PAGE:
The Life Cycle of a Butterfly: Their Amazing Metamorphosis

butterfly metamorphosis shown in stages on a stick

Butterflies are captivating, peaceful creatures that are the most prevalent example for demonstrating metamorphosis: a fascinating series of growth and development with distinct stages; there is a complete and incomplete variety. Both types of metamorphosis have a series of stages in which insects repeatedly outgrow and have to shed a hardened outer layer of their skin, or exoskeleton, from when they hatch until they are a fully mature adult (imago).

In incomplete metamorphosis, roaches, termites, and other “true bugs,” only change shape or form between their mature and immature stages of development by growing larger and growing wings. 

Order of Stages in Incomplete Metamorphosis: Egg > Nymph > Imago

In complete metamorphosis, butterflies change in a series of stages, each involving a drastic change in shape and form. 

Order of Stages in Complete Metamorphosis: Egg > Larva > Pupa > Imago

Learn more about the fascinating details involved in each stage of the life cycle of a butterfly!

Stages in the Life Cycle of a Butterfly 


Like most advanced species of insects, the life cycle of a butterfly begins when a pair of adult male and female butterflies mate, fertilizing the eggs within the female’s body. This is called internal fertilization. 

The female then lays her tiny fertilized eggs on plants she knows will be good for her babies to eat upon hatching. Monarch butterflies and a few other butterfly species lay eggs one at a time per plant, but most butterfly species lay hundreds of eggs at a time per plant. 

The gestation period of butterfly eggs ranges from four days to two weeks, depending on the species. Then, they hatch, emerging into their following form and stage of life.


After hatching, the next stage in the life cycle of a butterfly is the larval stage. You probably know butterfly larva (singular)/larvae (plural) best as caterpillars! 

Caterpillars have one job: eating as much of their preferred greenery as possible (for example, Monarch caterpillars only eat milkweed plants) to grow and grow and grow, preparing their bodies for the subsequent phases in their life cycle.

Caterpillars expand in size so quickly that they outgrow the outermost layer of their bodies and have to molt (splitting and shedding) dozens of times before moving to the next life stage. So, not only do butterflies go through multiple stages of metamorphosis: They also experience lots of change within the stages!


The pupation stage follows the larval stage, which begins when the caterpillar has grown as big as it can from eating plants and multiple molts. The caterpillar enters the pupal form by hanging from a branch, curling its body upward into a U shape.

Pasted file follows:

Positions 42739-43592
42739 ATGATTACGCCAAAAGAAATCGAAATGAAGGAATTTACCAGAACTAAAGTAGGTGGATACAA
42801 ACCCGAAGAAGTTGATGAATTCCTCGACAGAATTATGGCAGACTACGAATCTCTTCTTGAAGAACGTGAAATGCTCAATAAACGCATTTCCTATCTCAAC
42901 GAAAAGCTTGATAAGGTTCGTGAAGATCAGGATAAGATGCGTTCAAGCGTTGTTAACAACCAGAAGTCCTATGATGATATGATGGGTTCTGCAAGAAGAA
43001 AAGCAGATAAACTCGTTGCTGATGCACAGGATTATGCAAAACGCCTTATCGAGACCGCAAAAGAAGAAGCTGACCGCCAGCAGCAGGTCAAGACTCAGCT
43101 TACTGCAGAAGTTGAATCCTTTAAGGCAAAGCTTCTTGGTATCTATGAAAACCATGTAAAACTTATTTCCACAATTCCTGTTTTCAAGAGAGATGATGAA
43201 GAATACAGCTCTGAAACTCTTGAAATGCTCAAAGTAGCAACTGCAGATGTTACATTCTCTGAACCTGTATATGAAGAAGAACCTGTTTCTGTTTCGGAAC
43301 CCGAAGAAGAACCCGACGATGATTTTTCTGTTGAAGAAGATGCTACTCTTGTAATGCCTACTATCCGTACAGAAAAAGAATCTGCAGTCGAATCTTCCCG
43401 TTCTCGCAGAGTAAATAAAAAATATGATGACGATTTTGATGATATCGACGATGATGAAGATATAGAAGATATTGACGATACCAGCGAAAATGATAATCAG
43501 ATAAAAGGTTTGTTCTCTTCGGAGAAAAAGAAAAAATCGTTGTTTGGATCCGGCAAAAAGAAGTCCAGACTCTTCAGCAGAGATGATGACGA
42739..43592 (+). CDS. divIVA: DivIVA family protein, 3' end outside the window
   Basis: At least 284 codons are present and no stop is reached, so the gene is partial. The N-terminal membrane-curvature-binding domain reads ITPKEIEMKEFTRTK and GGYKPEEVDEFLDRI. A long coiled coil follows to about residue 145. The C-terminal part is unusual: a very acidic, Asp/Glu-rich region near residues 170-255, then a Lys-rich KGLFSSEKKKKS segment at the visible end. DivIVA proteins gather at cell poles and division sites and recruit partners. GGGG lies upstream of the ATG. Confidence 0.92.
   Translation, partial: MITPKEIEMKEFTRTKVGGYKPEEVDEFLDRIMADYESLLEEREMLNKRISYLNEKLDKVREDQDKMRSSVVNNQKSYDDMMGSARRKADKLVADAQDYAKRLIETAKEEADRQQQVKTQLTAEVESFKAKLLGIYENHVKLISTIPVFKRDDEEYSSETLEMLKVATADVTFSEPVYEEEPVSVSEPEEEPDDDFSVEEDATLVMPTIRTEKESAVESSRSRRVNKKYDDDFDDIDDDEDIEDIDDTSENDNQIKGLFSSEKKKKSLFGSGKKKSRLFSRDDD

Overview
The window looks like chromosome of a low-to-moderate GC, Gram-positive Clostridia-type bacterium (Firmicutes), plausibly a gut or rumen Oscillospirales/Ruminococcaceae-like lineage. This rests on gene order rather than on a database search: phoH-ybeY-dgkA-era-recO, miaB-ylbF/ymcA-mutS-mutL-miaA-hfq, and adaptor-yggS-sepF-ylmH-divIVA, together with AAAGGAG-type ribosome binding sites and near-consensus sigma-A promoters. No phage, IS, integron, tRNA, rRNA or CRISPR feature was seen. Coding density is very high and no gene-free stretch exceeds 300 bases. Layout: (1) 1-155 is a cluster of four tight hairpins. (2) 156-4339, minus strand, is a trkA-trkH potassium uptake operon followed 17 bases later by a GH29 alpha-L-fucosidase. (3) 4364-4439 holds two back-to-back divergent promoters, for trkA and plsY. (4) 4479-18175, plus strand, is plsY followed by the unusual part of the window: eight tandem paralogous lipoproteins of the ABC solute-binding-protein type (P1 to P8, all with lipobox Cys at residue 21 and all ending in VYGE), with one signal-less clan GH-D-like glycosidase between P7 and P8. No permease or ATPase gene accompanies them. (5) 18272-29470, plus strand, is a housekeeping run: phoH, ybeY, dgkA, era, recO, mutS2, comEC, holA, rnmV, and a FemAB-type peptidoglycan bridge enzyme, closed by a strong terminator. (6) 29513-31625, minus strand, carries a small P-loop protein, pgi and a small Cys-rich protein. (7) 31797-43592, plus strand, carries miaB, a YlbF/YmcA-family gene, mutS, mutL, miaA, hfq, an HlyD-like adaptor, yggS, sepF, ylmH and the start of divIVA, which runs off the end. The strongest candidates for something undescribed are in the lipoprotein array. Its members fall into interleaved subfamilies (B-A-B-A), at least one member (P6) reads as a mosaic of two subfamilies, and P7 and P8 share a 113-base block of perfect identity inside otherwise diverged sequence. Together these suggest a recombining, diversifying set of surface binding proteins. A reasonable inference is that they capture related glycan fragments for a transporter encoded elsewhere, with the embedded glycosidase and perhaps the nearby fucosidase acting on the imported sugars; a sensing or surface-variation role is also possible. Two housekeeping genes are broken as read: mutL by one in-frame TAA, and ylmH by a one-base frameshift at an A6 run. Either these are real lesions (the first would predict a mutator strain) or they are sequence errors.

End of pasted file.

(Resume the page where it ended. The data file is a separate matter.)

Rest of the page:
Instead of molting its outer layer of hardened skin again, a caterpillar allows the skin to form a hard, protective outer shell called a chrysalis to cover its entire suspended form. Soon after, the caterpillar detaches itself from the skin, which forms the pupal wall, and sits inside it for several weeks for its final transformation.

Inside the chrysalis, the caterpillar’s body begins to emit caspases, which are enzymes that dissolve most of the caterpillar’s body, apart from its vital muscles and organs, and imaginal discs. Imaginal discs are specialized cells that transform into the structures of an adult butterfly form (legs, wings, new antennae, and eyes).

Once several weeks pass and the imaginal discs finally finish transforming the caterpillar into a new, final form, it hatches out of the chrysalis, flying out as an adult butterfly! 


The final “adult” stage in the life cycle of a butterfly is also known as the imago stage. During the imago stage, most butterfly species fly around from plant to plant, pollinating them by drinking their nectar using their proboscis, a straw-like structure.

However, pollination is not the job of all butterflies. All adult butterflies share the job of mating and egg-laying during the last week or two of their life; after this job is complete, the adult butterflies pass on, and the life cycle begins again when the next generation of eggs hatch. 

Do Butterflies Count as Pests?

We appreciate butterflies’ beauty, fascinating metamorphosis, and roles in our ecosystem. Butterflies perform the pollination plants need to grow and produce food, fibers for clothing fabric and other textiles, and extracts that are processed to become chemical components we use in everyday products like food preservatives, herbal and pharmaceutical medications, hygiene products, and much more. 

Believe it or not, beautiful butterflies can also be pests when the appetites of their caterpillars overtake your garden or the crops of agricultural farmers we depend on for our daily necessities before!

That’s where our experts come in. We love butterflies, so we aren’t keen to use pesticides unless their caterpillars do significant damage. Next week, we’ll explore other methods to prevent pest damage in domestic gardens, yards, and agricultural farms that do not hurt the creatures. Until then, if caterpillars are causing damage to your property, it’s time to call our experts; we have safe and effective solutions for you!

At Vulcan Termite and Pest Control, we have proudly served families in Alabama since 1965, and we would love to help yours, too! Call us at 205-663-4200 or contact us online to learn more about our affordable, effective pest control solutions.

Thanks for reading! To learn more about the pests and other creatures found here in Alabama, check out our pest blog.